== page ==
One woman – Barbara Arrowsmith-Young – managed to overcome several profound, life-long, learning disabilities; also using brain training approaches of her own design. She was inspired to give it a go by the work of trailblazing Soviet neuropsychologist Aleksandr Luria (on right of photo) investigating brain injured war veterans (on left of photo). These seemingly miraculous achievements enabled patients to use the brain’s tremendous potential for change, even during adulthood, to defy the advice of medical experts of the day and take control of their own fates. In defense of the experts of the time, what these people had managed to do was unprecedented. Regaining lost cognitive capacities, or further developing those that had never flourished in the first place, had simply never been documented at that point in time, so it had been presumed impossible.

    Arrowsmith-Young has written her own account of her adventures in neuroplasticity

    Each and every time the key ingredients to success in the brain re-training stakes was always: tireless adhesion to gruelingly intensive, daily, long-term training regimes for the brain trainee themselves. The impulse to take a leap of faith to try something that, while seemingly logical, was both completely unproven and deemed by most experts to be a fool’s errand. These interventions yielded benefits either by retraining intact brain areas to take over the function of permanently damaged parts, or by improving the processing capacity of certain chronically under-served brain areas. In the case of the young woman who fixed her own learning disabilities, her difficulties with reading clock faces inspired her to developed clocks with hands not just for the hours, minutes and seconds, but also for the days, weeks, months, years, decades and so on.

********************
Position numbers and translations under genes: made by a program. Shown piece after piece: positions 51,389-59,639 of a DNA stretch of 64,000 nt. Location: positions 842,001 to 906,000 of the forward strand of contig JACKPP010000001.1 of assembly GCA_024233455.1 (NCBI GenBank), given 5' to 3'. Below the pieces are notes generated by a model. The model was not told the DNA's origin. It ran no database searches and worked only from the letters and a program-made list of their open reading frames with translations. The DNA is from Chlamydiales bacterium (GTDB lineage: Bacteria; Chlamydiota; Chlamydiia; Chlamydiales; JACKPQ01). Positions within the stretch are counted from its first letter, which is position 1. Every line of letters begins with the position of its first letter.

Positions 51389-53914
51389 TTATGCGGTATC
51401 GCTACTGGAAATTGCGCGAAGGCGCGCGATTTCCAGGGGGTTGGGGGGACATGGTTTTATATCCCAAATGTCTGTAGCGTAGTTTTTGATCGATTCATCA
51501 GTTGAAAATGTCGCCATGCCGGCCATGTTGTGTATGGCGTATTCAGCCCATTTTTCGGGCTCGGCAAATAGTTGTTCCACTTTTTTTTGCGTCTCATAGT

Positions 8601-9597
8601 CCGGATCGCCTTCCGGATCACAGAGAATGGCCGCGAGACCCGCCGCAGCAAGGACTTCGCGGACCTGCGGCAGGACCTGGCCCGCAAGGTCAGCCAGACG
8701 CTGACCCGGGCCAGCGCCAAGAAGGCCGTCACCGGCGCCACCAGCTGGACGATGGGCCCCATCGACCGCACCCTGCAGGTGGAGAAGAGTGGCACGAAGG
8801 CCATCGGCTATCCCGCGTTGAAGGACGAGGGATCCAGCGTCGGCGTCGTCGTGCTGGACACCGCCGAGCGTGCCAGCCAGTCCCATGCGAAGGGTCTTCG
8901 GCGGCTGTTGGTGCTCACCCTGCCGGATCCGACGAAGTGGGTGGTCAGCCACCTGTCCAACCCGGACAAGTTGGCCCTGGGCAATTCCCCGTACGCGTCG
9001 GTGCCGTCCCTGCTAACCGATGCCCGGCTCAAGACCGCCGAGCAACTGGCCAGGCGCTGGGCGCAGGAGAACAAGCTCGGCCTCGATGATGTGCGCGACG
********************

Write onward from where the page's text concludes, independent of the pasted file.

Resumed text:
It is now a broadly-accepted fact people can change their brains for the better. Not everything that is touted as brain training actually works of course. Certainly the Mozart Effect is a load of old nonsense. The Tellytubbies project didn’t exactly go to plan. And the manufacturers of brain training apps are apt to vastly overstate the benefits of their rather drab games. Yet is an inviolable truth that, through sheer grit and determination, many people have now overcome incredible neurological adversity, which means that for those with brains that are functioning pretty well in the first place some desirable brain changes must surely also be achievable.

    The Mozart Effect – a load of old nonsense

    Indeed, as described in my first book – Sort Your Brain Out – when aspiring cabbies want to drive one of London’s famous Hackney Carriages (a.k.a. a black cab) they memorise all the major routes and landmarks within a 6 mile radius of central London to pass an exam known as: The Knowledge. In so doing, they increase the density of synapses packed into the rear-most parts of their hippocampi: brain areas critical to their ability to successfully navigate the complexities of London’s sprawling road network, without having to look at map ever again! The original brain imaging studies demonstrating that hippocampal grey matter actually physically changes when comparing drivers’ brains before versus after The Knowledge were published back in 2011.